In 2000, however, Botswana’s Minister of Minerals, Energy & Water Affairs told a Botswana newspaper, "the relocation of Basarwa (Bushmen) communities from [the Central Kalahari Game Reserve] is to pave way for a proposed Gope Diamond Mine”; and in 2002, the Bushmen told Survival International, the global movement for tribal peoples’ rights, "Foreign Minister General Merafhe went to the reserve and told us we had to be moved because of diamonds.”

The mine opening has also exposed Botswana’s commitment to conservation as window dressing. The government falsely claims that the Bushmen’s presence in the reserve is “incompatible with wildlife conservation,” while allowing a diamond mine and fracking exploration to go ahead on their land.

And while conservation organizations have heralded Botswana President Ian Khama’s conservation efforts, they have remained silent on the persecution of the Bushmen and the mining activities in the Central Kalahari Game Reserve.

A Bushman whose family was evicted told Survival, “This week President Khama will open a mine in the Central Kalahari Game Reserve. Do those organizations who have been awarding President Khama for his work with the flora and fauna still believe he is a good example to the world? The residents of the Reserve are not benefitting anything from the mine. The only benefits go to communities living outside the reserve, while our natural resources are being destroyed. We strongly oppose the opening of the mine until the government and Gem Diamonds sit down with us and tell us what we will benefit from the mine. ”

The government continues its relentless push to drive the Bushmen out of the reserve by accusing them of “poaching” because they hunt their food. The Bushmen face arrest, beatings and torture, while fee-paying big game hunters are encouraged. The government has also refused to reopen the Bushmen’s water wells, restricted their free movement into and out of the reserve, and barred their lawyer from entering the country.

Survival’s Director Stephen Corry said today, “When the Bushmen were illegally evicted from their ancestral homelands in the name of ‘conservation’, Survival cried foul play – both we and the Bushmen believed that, in fact, diamond mining was the real motivation for kicking the tribe off their territory. Government and its cronies vigorously denied these accusations, but finally we have been proven correct. Meanwhile, organizations such as Conservation International continue to laud President Khama for his environmental credentials and turns a blind eye to his human rights abuses.”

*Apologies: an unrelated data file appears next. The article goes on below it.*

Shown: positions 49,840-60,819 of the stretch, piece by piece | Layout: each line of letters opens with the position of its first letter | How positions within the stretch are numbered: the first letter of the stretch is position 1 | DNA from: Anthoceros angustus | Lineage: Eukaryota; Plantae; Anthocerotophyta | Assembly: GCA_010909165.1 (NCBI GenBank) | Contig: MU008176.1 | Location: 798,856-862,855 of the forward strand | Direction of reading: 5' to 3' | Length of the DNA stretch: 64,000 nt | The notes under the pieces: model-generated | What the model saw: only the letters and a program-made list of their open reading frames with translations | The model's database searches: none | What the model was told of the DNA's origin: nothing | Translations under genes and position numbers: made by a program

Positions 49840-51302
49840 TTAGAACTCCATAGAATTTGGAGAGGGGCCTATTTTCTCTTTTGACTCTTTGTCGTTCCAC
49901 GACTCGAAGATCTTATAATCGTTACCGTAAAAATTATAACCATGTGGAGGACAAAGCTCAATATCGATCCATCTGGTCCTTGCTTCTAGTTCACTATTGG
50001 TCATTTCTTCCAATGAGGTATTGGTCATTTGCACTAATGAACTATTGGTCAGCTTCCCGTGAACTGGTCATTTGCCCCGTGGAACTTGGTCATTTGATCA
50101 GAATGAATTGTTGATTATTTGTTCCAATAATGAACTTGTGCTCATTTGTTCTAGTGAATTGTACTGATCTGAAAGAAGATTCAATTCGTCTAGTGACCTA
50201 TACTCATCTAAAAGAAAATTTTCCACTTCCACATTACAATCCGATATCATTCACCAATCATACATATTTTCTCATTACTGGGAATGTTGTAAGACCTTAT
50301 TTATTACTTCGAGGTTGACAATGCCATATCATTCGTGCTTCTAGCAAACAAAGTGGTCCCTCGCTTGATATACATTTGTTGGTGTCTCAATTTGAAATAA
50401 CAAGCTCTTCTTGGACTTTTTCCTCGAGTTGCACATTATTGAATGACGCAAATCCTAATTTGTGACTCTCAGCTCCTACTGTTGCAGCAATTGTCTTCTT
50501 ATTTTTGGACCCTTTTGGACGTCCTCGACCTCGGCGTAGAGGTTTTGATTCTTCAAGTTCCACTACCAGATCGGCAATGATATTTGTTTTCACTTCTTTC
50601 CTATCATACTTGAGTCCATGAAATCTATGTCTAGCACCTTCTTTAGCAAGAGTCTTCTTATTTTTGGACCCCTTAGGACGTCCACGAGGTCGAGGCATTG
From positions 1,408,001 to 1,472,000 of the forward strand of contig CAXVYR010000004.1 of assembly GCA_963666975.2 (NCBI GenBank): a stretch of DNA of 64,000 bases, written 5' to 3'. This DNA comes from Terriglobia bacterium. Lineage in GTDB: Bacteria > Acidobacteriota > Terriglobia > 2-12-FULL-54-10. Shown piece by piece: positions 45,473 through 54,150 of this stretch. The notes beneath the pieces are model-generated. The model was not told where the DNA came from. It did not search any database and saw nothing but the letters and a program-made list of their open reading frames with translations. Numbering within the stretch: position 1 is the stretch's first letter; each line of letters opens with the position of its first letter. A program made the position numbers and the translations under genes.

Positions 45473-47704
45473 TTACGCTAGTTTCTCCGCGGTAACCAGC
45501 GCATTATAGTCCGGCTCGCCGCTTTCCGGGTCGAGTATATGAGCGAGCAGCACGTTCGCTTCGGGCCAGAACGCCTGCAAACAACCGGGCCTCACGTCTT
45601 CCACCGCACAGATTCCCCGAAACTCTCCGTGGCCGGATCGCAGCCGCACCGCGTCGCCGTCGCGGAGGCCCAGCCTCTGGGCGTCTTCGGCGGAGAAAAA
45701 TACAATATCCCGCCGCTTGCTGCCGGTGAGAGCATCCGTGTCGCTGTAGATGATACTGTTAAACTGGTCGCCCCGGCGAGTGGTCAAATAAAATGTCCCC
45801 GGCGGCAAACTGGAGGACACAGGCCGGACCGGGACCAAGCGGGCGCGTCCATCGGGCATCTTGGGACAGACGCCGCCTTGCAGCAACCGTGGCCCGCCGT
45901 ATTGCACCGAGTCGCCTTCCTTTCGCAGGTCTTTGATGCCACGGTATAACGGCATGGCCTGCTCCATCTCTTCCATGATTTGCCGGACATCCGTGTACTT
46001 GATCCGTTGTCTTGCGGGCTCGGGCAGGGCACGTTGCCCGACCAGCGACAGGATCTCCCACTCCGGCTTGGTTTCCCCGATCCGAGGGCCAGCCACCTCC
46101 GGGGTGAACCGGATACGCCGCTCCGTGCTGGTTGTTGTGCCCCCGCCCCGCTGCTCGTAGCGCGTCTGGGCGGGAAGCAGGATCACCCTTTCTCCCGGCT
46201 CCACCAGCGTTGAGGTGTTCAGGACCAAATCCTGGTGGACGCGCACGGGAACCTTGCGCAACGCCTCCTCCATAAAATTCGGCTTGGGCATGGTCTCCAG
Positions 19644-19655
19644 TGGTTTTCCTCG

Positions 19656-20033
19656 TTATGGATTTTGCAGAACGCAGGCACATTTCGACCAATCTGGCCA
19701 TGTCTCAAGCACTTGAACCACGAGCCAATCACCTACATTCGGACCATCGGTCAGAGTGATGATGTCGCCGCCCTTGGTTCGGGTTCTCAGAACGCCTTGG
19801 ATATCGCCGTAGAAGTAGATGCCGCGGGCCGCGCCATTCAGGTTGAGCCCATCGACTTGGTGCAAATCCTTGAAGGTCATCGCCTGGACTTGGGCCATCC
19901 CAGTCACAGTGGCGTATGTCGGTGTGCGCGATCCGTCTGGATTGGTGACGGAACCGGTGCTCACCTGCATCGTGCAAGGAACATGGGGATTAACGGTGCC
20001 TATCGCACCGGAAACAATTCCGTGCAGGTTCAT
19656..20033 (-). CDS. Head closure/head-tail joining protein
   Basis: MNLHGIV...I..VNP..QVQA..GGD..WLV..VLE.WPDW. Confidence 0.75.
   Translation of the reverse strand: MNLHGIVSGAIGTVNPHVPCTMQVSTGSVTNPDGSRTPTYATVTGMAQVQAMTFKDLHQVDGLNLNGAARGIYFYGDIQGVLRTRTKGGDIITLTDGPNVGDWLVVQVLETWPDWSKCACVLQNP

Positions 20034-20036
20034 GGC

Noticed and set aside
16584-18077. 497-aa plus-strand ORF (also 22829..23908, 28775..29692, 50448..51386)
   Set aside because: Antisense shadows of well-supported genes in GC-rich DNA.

- Download a timeline of events leading to the opening of the Ghaghoo diamond mine (PDF, 639 kB)

from here

Medical Racism and the African Patient

How medical folklore demonises Africans all over the world

Mandisi Majavu

The current Ebola crisis reinforces the prevailing narrative that black Africans living in Western countries are the diseased ‘other’ who pose a threat to the health of whites

In his book, ‘Infections and Inequalities’, Paul Farmer writes that we live in a world where infections pass easily across borders, while resources, including cumulative scientific knowledge are blocked at customs. The recent outbreak of Ebola in West Africa is a case in point. The World Health Organisation has warned that the number of Ebola cases could rise to 20,000 largely because the medical staff in these West African countries do not have the resources to deal with the rapid spread of the virus.

West Africa and Western medicine have a history that reaches back to the 19th century. By the early 19th century, the medical folklore, which went hand-in-hand with the European colonial project in Africa, considered the region “the white man’s grave”. The notion of the white man’s grave emerged due to the high death rate of Europeans in West Africa in the 19th century. Scholarly studies show that in quantitative terms the mortality rate during that period was usually between 300 and 700 per thousand per annum for any group of European newcomers to West Africa.

Modern science shows that Europeans died in large numbers in West Africa simply because they lacked immunity to yellow fever and malaria, an immunity that many Africans developed in childhood. However during the 19th century Europeans believed that Africans had something in their DNA, which equipped them to survive the climate in the region. The “Africanist discourse” shaped the thinking of the medical establishment of the time. According to the Africanist discourse, “Africa produces monsters”. Christopher Miller, an academic based at Yale University, explains that the Africanist discourse is a poor relation lexically and institutionally, to the prestigious and well-endowed study of the “Orient”.